Darius Rucker to show off latest country album during benefit concert at NPAC
Darius Rucker is no hayseed in the music industry. In 2008, the former baritone frontman of multi-platinum, pop-rock group Hootie and the Blowfish made his fledgling appearance on the country scene. Now an award-winning country artist, he is in the midst of his True Believers Tour and will make a stop at Niswonger Performing Arts Center in Greeneville on June 23 for a special benefit concert for Niswonger Children’s Hospital. Show time is 7:30 p.m.
Rucker won the Country Music Association’s New Artist Award in 2009 after the songs “It Won’t Be Like This for Long” and “Alright” off his first album, “Learn to Live” topped the charts.
Prior to that, his song “Don’t Think I Don’t Think About It” made him the first black artist with a number one country song since Charley Pride in 1983.
He was inducted into the Grand Ole Opry in 2012 and performed on the “Conan O’Brien Show” and at the CMA awards ceremony.
He and Lionel Richie were nominated for a CMA Award in 2009 for Musical Event of the Year for their duet “Stuck on You.”
His latest album, “True Believers,” was released in May and has already topped the Country Billboard Album chart. Offering relatable insight into married life, the album is filled with uplifting lyrics about overcoming the struggles that can arise and being grateful for loved ones.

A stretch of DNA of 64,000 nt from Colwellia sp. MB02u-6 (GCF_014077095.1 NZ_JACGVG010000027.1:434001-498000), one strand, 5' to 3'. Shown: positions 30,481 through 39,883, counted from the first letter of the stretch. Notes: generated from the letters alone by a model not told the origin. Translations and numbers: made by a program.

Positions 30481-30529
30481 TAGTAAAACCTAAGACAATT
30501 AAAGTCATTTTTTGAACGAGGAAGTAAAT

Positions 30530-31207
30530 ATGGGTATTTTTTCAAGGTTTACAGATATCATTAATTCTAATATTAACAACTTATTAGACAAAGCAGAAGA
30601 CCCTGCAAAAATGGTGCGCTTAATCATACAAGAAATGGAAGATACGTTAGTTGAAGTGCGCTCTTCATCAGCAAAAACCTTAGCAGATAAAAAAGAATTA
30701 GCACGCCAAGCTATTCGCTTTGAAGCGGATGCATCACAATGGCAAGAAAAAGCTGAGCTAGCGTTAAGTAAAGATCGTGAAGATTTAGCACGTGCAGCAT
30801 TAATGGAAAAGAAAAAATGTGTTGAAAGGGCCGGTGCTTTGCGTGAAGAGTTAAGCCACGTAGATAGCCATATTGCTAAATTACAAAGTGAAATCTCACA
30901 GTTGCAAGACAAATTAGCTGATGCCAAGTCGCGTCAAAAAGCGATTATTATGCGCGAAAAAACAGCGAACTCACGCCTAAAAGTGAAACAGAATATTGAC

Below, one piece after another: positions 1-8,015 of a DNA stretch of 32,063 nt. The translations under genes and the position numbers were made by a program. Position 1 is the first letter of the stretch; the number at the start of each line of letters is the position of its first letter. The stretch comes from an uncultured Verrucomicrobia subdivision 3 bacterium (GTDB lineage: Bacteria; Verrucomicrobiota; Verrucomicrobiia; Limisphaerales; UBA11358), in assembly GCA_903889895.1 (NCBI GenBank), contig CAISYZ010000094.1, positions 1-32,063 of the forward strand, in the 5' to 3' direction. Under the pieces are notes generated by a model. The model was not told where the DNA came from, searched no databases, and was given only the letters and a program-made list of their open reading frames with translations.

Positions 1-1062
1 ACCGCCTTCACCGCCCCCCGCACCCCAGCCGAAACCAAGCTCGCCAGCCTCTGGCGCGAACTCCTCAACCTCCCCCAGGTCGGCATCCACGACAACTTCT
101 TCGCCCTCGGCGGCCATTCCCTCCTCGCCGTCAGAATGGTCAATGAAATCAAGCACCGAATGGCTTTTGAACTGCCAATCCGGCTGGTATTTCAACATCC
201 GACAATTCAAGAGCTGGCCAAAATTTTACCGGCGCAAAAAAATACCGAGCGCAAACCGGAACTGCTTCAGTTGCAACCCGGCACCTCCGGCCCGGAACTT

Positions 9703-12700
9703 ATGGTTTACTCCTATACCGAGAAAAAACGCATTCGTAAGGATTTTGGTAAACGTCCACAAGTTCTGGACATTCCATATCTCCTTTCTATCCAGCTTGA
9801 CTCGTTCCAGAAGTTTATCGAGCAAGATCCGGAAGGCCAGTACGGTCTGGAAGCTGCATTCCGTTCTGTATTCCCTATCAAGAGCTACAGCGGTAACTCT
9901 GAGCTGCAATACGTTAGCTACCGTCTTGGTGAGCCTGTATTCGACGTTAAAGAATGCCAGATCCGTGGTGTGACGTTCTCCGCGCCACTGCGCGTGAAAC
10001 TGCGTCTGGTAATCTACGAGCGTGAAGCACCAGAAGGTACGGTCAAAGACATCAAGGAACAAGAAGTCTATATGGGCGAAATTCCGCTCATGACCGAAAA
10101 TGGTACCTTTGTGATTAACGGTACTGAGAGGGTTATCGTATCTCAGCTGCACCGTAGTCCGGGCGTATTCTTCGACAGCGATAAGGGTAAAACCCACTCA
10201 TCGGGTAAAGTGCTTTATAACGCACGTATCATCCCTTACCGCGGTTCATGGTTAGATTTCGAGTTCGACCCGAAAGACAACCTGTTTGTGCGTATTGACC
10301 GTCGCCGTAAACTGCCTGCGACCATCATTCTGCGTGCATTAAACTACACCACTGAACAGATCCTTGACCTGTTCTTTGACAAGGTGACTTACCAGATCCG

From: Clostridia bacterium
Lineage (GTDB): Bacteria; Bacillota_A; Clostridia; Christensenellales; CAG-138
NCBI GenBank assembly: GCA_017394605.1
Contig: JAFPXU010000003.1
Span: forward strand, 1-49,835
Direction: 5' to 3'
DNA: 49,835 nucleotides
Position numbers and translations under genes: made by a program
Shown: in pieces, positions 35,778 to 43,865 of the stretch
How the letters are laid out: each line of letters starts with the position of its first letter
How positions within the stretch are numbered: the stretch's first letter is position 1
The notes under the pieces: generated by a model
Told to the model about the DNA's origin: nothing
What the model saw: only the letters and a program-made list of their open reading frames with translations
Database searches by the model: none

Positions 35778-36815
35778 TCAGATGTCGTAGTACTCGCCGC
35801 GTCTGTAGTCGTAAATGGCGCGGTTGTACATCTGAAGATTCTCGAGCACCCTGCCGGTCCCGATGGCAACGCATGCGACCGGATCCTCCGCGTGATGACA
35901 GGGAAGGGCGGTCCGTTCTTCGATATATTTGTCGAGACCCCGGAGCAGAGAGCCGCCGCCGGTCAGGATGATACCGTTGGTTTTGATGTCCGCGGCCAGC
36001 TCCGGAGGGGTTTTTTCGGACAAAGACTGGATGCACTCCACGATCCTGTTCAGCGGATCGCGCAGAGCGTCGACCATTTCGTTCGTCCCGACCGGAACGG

The lines “We are one heartbeat in the darkness/We are one lasting answered prayer/We are one unbroken promise/And we are two, true believers” from the song “True Believers” show the heartfelt query that inspired this album.
On it, he covered “Wagon Wheel” with Lady Antebellum, a song that has gained extraordinary popularity in the Tri-Cities area and which quickly soared to number one on the Country Billboard Singles chart. Old Crow Medicine Show’s Ketch Secor expanded on the tune, which was originally a Bob Dylan outtake from 1973 called “Rock Me Mama.” This is one of the only two songs that Rucker did not co-write on his new album.
The other is “Love Without You” featuring Sheryl Crow, with whom Rucker has hoped to record for almost 20 years.
“Learn to Live,” Rucker’s first studio album marketed towards the country crowd, went platinum and stole the spotlight with three number one singles, including “It Won’t Be Long,” which spent three weeks at the top of the charts.
His follow-up album, “Charleston, S.C. 1966,” released in 2010, is certified gold and includes the singles “Come Back Song,” “This” and “I Got Nothin’.”
Rucker said his second country album leads right into his third, which is something he had never done before.
His years of experience in the music industry helped him overcome many of the doubts and fears that new artists experience.
“I didn’t even know if country radio was going to play my song, but you can’t think about things like that,” he said in an interview.
A native of South Carolina, Rucker and the other members of Hootie and the Blowfish met during their freshman year of college. Their first album, “Cracked Rear View,” sold more than 16 million copies and was followed by “Fairweather Johnson,” with sales of 3 million copies, and “Musical Chairs,” which was also certified platinum.
After a successful run with the group, he decided to focus on more personal ambitions, as did some of the other members, although he said the group will likely cut another album at some point in the future.
Rucker has played numerous benefit concerts to support St. Jude Children’s Research Hospital. Niswonger Children’s Hospital in Johnson City is one of six St. Jude affiliate clinics, serving more than 200,000 children in 29 counties in four states.